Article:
Many memorable, high energy performances rolled out at Willie Nelson’s annual Luck Reunion, held at his Texas ranch in March. Margo Price played an incendiary half-hour set in Nelson’s 49 capacity chapel. The Nelson family closed the event with a spirited show.
And then there was Parker Millsap. The animated Oklahoma native delivered an intense set, which touched on all four of his albums.
“I always have a blast playing Willie’s ranch and also at South By Southwest,” Millsap said by phone from his Nashville home. “It’s a good time, but I would rather be out there playing my full set — which is what I’ll be doing when I get to Iowa. I’m going to let it all hang out when I get to town.”
That will be Saturday night (6/2), when he hits the Iowa Arts Festival Main Stage on the Pentacrest in downtown Iowa City.
Millsap, 25, is touring behind “Other Arrangements,” a clever title considering that his latest album is his most muscular album to date.
“I like that the title can mean more than one thing,” Millsap said. “I like that it’s vague and can evoke other images. As soon as I came up with the song, it hit me that it was perfect for the album title since this is a different album for me. I loved playing a guitar that kinda growled.”
“Other Arrangements” still has some Americana cuts. But, soulful roots rock reigns.
“That’s where I’m at right now,” Millsap said. “We toured as an acoustic trio for a while but we have a fuller sound now, and it’s reflected on this record.”
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The charismatic vocalist-guitarist grew up listening to roots rockers like Ry Cooder, while coming of age in his small town of Purcell, Okla. He absorbed blues and soul artists such as Taj Mahal, along with gospel tunes, while missing out on pop music.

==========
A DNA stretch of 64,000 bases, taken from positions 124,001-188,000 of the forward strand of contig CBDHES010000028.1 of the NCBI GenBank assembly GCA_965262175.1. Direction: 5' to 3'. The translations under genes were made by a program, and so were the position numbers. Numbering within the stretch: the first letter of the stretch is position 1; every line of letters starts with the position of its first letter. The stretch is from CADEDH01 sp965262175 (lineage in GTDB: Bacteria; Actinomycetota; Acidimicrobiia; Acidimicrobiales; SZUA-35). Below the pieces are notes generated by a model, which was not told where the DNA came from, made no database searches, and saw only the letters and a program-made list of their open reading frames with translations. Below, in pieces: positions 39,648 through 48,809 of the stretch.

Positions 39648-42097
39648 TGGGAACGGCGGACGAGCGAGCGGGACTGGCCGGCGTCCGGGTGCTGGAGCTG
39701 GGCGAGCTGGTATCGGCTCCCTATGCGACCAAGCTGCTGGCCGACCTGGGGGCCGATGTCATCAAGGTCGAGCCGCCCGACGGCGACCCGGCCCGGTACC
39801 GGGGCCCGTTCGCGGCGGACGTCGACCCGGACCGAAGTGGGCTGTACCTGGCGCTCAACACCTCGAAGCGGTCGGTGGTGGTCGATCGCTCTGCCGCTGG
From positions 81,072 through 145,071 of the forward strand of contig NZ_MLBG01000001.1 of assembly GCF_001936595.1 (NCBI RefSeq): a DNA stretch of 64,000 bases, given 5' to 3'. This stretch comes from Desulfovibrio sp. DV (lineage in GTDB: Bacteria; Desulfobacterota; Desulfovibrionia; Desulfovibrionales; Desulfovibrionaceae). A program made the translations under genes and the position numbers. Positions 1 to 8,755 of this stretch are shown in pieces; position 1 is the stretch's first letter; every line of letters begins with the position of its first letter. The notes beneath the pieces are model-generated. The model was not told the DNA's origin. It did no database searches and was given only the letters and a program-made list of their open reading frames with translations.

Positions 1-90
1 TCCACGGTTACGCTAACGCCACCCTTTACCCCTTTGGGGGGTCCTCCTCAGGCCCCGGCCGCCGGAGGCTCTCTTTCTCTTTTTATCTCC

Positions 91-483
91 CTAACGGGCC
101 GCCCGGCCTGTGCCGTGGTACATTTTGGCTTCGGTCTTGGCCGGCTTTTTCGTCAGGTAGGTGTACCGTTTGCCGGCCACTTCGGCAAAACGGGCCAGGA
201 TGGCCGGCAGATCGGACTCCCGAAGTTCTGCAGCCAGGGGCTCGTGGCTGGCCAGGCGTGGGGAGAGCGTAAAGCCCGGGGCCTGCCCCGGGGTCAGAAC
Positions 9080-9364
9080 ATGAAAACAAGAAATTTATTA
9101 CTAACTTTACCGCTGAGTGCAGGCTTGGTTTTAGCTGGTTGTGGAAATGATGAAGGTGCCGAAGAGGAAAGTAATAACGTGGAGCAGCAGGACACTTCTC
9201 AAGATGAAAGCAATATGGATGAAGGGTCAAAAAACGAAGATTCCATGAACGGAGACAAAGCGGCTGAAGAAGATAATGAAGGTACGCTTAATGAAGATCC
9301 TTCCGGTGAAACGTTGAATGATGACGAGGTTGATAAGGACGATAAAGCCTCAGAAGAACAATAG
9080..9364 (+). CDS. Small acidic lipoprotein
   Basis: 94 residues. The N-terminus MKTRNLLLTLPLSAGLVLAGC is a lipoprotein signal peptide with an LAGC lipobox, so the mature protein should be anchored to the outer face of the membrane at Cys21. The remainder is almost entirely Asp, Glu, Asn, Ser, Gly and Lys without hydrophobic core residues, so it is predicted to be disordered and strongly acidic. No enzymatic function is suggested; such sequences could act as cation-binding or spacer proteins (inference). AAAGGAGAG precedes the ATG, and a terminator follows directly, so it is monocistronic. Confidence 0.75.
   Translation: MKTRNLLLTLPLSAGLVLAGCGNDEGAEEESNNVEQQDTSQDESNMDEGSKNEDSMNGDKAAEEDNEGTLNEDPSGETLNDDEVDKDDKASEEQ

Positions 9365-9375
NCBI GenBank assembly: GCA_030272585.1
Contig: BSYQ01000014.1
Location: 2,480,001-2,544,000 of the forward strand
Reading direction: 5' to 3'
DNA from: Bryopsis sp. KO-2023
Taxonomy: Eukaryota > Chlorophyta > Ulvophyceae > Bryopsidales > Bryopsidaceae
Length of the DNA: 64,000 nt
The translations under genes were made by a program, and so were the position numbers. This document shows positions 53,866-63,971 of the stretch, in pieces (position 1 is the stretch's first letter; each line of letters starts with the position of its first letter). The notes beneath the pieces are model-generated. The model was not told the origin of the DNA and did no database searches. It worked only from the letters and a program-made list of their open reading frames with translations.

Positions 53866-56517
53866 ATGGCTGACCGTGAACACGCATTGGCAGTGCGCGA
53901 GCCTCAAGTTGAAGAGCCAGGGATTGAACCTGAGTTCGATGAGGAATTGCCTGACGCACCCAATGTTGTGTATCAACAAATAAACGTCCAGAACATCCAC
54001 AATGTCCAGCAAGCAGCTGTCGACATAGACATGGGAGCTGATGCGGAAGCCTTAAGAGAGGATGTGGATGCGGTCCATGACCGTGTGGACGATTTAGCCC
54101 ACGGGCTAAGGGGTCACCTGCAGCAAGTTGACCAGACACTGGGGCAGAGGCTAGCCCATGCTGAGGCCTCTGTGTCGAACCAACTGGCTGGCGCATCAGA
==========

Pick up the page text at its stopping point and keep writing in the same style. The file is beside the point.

“I know how unusual that is for a kid, but that’s what happened,” Millsap said. “I don’t think I would have liked polished pop. I like it gritty. I learned how to play music in church. We had a congregation of about 150 and there was the guitar, bass and drums and the organ. I learned a lot just being in the church playing these spiritual songs and I would listen to the blues with my parents at home.”
Live is the way to experience the energetic Millsap, who typically gyrates all over the stage.
“Playing out is my favorite thing to do,” he said. “I’m just glad I found my calling. The great thing about growing up in a rural area is that there was plenty of time for me to practice playing guitar. I loved growing up in Oklahoma.”
Millsap is ecstatic as a Music City resident.
“I’m perfectly at home here in Nashville. I learned a lot about my craft in Oklahoma, but I’m so inspired in Nashville. This is the place to be when I’m not on the road, but I’ll be out there for the next couple of months doing my thing.”
It’s a collaborative effort with bassist Michael Rose and drummer Paddy Ryan.
“We’re a team,” he said. “We work hard together. It’s about making the best music possible. You wouldn’t believe how many times I rewrote and rearranged songs. But I’m all about doing it right. The same goes for Michael and Paddy. Everything we do is done to the best of our abilities.”